2. Empathize but don’t complain. 

Managers are likely feeling anxious about what the M&A means for their own job security, role responsibilities, career growth, team changes and more, but great managers should do their best to remain calm and clear-headed despite their concerns. 

“The thoughts you’re having [as a manager] are the same thoughts your team members are having—but they are looking up to you to provide support,” Scherwin says. “Listen to their concerns and actively develop solutions. Don’t let your own fears get in the way of coaching and developing your people.”  

Allow team members to vent to you but avoid joining in, she advises. Instead, redirect the conversation to the potential positives of the situation, like the opportunity to develop new skills and experience. 

3. Talk to the employees you want to stay—especially new team members.

For managers, M&As may mean onboarding new team members. If that’s the case, it’s imperative to reach out to new employees as soon as possible after the announcement is made. Nathanson recommended saying something along the lines of: “I’m hearing wonderful things about you. We’re really hoping you’ll stay, we have a job for you. Please stay and work this out with me.”

This personal outreach is bound to carry more significance than hearing from HR that the employee still has a job after the deal is done. What’s more, this initial contact is an opportunity for a positive interaction as the manager-employee pair begins their new relationship.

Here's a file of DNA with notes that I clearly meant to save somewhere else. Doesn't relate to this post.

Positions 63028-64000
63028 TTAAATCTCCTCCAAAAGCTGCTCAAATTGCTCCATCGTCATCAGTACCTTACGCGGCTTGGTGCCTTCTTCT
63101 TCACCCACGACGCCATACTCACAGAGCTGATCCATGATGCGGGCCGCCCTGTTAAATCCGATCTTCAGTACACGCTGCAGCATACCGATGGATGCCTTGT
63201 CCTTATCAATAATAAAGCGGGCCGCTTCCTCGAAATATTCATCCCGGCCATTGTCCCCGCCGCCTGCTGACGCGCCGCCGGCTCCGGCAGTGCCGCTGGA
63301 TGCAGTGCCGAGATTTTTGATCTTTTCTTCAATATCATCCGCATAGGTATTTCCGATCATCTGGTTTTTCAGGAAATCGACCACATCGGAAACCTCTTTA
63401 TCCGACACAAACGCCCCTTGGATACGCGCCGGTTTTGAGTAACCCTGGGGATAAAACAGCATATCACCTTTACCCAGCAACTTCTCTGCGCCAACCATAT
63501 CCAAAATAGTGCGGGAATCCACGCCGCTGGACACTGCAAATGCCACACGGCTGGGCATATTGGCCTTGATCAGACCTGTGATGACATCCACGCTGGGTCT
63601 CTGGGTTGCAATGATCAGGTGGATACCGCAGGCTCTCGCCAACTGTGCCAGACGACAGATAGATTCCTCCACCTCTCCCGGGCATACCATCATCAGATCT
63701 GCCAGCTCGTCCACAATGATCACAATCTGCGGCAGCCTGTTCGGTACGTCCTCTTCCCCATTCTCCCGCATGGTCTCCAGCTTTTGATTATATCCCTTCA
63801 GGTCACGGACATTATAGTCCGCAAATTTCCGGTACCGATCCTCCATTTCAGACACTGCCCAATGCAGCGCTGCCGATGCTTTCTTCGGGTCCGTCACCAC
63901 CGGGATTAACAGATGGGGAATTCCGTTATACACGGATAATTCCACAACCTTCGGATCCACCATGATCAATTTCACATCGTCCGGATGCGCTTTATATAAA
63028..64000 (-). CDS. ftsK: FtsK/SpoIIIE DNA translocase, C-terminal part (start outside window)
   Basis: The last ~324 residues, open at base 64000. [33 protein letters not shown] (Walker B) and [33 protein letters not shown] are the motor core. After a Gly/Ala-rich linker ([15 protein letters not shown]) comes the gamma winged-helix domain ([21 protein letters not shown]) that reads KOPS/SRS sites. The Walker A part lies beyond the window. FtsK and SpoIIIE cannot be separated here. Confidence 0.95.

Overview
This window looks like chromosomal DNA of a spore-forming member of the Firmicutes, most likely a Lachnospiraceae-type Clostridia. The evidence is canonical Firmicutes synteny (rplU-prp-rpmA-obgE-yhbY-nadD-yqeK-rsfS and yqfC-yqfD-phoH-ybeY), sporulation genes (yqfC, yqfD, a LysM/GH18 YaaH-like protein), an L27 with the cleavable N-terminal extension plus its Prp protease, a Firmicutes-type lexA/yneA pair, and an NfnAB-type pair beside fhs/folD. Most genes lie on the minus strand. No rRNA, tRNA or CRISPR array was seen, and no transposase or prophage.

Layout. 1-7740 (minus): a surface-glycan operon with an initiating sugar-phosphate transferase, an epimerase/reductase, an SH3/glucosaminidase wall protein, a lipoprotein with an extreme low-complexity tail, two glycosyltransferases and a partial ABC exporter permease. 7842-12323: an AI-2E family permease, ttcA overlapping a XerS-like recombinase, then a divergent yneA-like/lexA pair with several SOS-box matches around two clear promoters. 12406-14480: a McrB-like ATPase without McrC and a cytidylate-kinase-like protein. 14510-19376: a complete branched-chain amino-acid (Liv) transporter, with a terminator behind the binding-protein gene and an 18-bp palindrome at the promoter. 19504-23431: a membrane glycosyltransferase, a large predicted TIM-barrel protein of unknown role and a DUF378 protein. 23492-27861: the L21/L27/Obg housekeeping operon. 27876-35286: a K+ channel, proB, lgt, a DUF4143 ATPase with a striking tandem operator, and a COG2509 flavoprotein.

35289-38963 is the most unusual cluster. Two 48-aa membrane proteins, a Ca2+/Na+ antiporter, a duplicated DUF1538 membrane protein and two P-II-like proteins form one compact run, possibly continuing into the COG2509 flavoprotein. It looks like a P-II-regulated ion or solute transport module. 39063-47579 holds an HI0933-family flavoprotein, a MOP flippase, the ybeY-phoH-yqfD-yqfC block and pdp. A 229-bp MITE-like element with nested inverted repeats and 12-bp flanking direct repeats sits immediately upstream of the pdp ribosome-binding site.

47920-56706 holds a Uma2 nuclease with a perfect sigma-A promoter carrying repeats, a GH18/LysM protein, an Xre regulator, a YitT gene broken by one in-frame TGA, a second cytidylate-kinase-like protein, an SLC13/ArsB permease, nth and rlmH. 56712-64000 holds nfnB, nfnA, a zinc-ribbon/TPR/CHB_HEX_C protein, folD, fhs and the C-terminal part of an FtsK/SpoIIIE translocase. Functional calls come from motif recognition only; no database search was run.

When People Thrive, Business Thrives 

M&As are challenging at every level—but HR can’t be left to manage them alone. While executives, people teams and managers will be responsible for different tasks, all will benefit from communicating effectively and sharing as transparently as possible to ensure a smooth transition—and a happy workforce. 

M&As at credit unions can be chaotic times that require executives, HR professionals and managers to remain focused on the tasks needed to usher the deal through. As you do due diligence, meet with board members, and iron out the details of the deal, it’s essential to also prioritize the people who have made your credit union a success so far—and will help shape its future success after the M&A is complete.

Halah Flynn is a senior content marketing manager at CUES Supplier member Lattice with eight years of experience producing content for human resources and higher education institutions, prioritizing authentic journalism, customer education and accessibility.